Monthly Archives: October 2017

Days like a Dream

Nothing felt real yesterday. One thing after another it felt like a something that I would have dreamed. At any moment I felt like I was going to wake up and laugh to myself at the thought that was real.  But I didn’t wake up. The day kept going, with thing after thing happening in the ways that I never imagined would actually happen. Friends were announcing unexpected pregnancies. I hung out with an ex, which varied wildly from being friendly to a lot of yelling, and then back to friendly. Pets were getting sicker. Work dynamics were being changed. Any of these things alone would have made it a weird day–a weird dream–but all in one? I didn’t even know how to process it.

Even as I laid down to go to bed, I fully expected to wake up and have to do Monday all over again.  Imagine my surprise when my phone informed me it was, in fact, Tuesday.  I wish I had something better for this post today–but to be honest, I wasn’t sure today was coming yet. Weird, weird day.

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Posted by on October 31, 2017 in BekahBeth's Thoughts, Uncategorized


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Diet Sodas are my Cigarettes

I remember stomping to my room frustrated with my father. This happened with some level of frequency when I was a bratty teenager, but in this particular case, I was eight or nine. We had just spent what seemed like half the day at school talking about the dangers of tobacco and lung cancer and how cigarettes were absolutely not cool in anyway shape or form. I relayed all this information to my father, thinking maybe he didn’t know about it and was dismissed out of hand. Looking back, I realize it was that dismissal of someone who knows they are doing something wrong, but aren’t willing to face up to it just yet. I would later use the same dismissal on my father when he wanted to talk to me about the fake sugars in no-calorie soda.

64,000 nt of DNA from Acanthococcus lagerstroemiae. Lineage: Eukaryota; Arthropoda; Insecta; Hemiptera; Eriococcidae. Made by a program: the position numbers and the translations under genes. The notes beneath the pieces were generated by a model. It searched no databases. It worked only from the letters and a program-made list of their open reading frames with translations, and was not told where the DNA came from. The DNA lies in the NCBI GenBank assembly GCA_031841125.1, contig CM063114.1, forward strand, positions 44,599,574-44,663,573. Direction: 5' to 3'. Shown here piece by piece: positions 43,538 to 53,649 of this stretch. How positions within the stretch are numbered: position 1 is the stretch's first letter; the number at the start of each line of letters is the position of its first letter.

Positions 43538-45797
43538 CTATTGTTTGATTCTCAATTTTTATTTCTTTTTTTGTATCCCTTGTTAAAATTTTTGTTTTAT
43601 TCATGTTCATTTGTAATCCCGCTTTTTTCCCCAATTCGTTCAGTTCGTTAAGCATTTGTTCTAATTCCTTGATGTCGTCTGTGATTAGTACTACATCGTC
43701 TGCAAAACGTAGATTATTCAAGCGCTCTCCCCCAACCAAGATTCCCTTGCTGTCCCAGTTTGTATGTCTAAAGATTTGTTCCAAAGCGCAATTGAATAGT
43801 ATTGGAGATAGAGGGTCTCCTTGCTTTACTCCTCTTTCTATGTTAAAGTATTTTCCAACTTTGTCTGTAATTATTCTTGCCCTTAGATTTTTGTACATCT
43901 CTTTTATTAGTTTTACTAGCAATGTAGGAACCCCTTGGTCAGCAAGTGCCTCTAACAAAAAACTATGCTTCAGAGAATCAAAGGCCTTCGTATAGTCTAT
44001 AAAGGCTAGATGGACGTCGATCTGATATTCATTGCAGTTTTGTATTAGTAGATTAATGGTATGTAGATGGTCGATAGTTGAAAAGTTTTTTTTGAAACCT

Throughout the years I would take to family and friends alike about the stupidity of smoking. If I couldn’t make them care about the connections to lung cancer and the increased risk of heart disease, I would hit them with the money aspect–how much a cigarette addiction would cost over months or years and what they could have spent that money on instead. I would get increasingly annoyed when they continued to smoke anyway.

The other day, I properly realized that I was a hypocrite. While the connection of fake sweeteners to diseases isn’t as strong a connection as cigarettes to lung cancer, there is certainly enough science to say it’s not the best thing to put in your body if you want to stay healthy. It’s definitely been proven to be addicting and the caffeine addiction on top of that isn’t nothing to sneeze at either. I’ve known it’s not good for me for a majority of my adult life but blatantly ignored it because I just didn’t want to give it up.

So, I tried my own tactic on myself.  I tracked how much I spent on soda over a week–and then a month–and was embarrassed by how much I was putting into a habit that was certainly not helping my health in the long run. As a woman with credit card debt, student loan debt, and trying to save up to move out of her hometown again–I have no business spending that kind of money. As a woman with a family history of a whole mix of diseases, who has spent her own small slice of time in the hospital, I have no business continuing habits that are just going to decrease my health as I get older.